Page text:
Exhibit A. What’s this? Aside from a picture of root beer, it’s the default root beer of choice for our family. For years, this was the goto for special cookouts: July 4, Memorial Day, Labor Day. We bought root beer at other times of the year, usually the generic brand. But on certain special occasions, we went all out and got the above brand. The finest kind.
This is not an indictment on the quality of the brand or anything. It’s still as tasty as ever. But last year, when we went shopping for one of the prime cookouts, we noticed a change. There were only four bottles. There had been, since before my first kiddo was born, six per pack. Suddenly, there were four. And there wasn’t much of a price shift to match.
Without warning, we were getting less for our money. The company had concluded the best way to solve its financial issues was to provide less product while keeping the price the same. Less for more.
I’m no economist, which is why I rarely delve into this territory. I’m reminded of the old Bloom County cartoon strip, where young Binkley is haunted one night by two economists sitting in his bedroom, arguing about the economy. I just know that when it comes to root beer, such a decision is annoying and a little off-putting.
When it comes to healthcare, however, it can be deadly. If the bottom line is all that matters, and a company is willing to cut costs at the bottom rung through slashing services or diminishing quantity or quality, where does that leave me, the consumer?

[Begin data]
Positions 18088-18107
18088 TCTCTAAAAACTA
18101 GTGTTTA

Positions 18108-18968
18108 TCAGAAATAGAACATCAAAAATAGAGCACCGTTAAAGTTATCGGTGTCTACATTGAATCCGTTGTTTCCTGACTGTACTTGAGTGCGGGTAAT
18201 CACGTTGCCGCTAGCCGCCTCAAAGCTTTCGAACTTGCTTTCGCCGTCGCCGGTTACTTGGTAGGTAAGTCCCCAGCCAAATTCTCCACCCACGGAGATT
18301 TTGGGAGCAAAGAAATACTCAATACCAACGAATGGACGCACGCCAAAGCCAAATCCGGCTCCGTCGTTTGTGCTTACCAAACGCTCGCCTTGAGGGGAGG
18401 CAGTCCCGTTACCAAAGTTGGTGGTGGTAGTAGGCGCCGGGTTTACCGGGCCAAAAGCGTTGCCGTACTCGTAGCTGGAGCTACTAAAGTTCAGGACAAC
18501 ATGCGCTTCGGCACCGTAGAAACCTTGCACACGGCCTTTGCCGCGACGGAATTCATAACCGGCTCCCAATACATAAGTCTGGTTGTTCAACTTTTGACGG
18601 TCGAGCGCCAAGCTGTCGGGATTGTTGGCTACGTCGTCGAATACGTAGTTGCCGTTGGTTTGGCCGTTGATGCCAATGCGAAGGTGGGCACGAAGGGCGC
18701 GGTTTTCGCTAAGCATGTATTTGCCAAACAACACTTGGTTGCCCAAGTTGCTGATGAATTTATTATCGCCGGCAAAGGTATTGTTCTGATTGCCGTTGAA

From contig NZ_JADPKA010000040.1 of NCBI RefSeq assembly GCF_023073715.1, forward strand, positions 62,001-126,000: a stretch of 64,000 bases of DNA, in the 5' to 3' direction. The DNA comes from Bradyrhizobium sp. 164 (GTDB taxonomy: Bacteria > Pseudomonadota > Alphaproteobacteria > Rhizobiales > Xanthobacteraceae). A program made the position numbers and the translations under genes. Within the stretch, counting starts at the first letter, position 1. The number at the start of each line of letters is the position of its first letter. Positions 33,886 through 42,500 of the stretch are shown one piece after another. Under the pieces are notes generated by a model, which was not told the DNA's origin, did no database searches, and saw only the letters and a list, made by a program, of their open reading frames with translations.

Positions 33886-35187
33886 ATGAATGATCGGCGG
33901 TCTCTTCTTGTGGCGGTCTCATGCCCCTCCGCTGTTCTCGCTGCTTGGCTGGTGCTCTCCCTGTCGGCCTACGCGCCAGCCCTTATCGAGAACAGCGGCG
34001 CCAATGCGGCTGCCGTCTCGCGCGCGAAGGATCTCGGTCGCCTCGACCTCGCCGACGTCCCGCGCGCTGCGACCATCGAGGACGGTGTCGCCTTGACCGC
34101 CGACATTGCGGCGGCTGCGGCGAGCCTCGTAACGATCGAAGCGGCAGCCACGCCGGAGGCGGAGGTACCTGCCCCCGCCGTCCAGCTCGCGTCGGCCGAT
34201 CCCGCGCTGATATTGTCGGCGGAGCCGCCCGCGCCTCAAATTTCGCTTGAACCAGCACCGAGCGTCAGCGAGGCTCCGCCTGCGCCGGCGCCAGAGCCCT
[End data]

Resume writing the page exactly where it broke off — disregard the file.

But my health? My family’s health? At what point would I need to say, “Oh well, they just raised prices/cut quality/cut quantity, I suppose I’ll settle for less quality care’?
That’s my problem with the market as healthcare provider. When was the last time anyone drove up to a gas station and an army of happy, smiling employees descended on your car, cleaning the windows, checking the oil, filling the tank? Anyone recently? Yet I don’t remember gas prices going down as those services dwindled.
The bold boast of the free market, of the whole capitalist gig, seems to be to let the market do it, and we’ll have better employees making more money, and products and services will be at the best quality and quantities ever. Competition will demand it, efficiency will provide it.
As I look around, however, I can’t help but wonder if, somehow, we’ve turned a corner. Somehow, corporations have figured that, while at first you might want to dangle some high quality for low cost, eventually the quality or quantity can be cut just the same. Whenever I visit someone who lives in an old house, and compare it to houses built today, I think on that.
Again, I’m no economist, and my amateur observations are what they are. Nor am I insisting that you can’t love Jesus if you do or don’t think thus about a free market solution vs. other solutions to healthcare. It’s just that, on my own level, in my own simple thinking, when it seems that the default approach today is to first cut quantity or even quality, while also cutting employees and benefits, I’m not sure that’s what I want calling the shots if I’m in a hospital, hooked up to who knows what in order to keep me alive.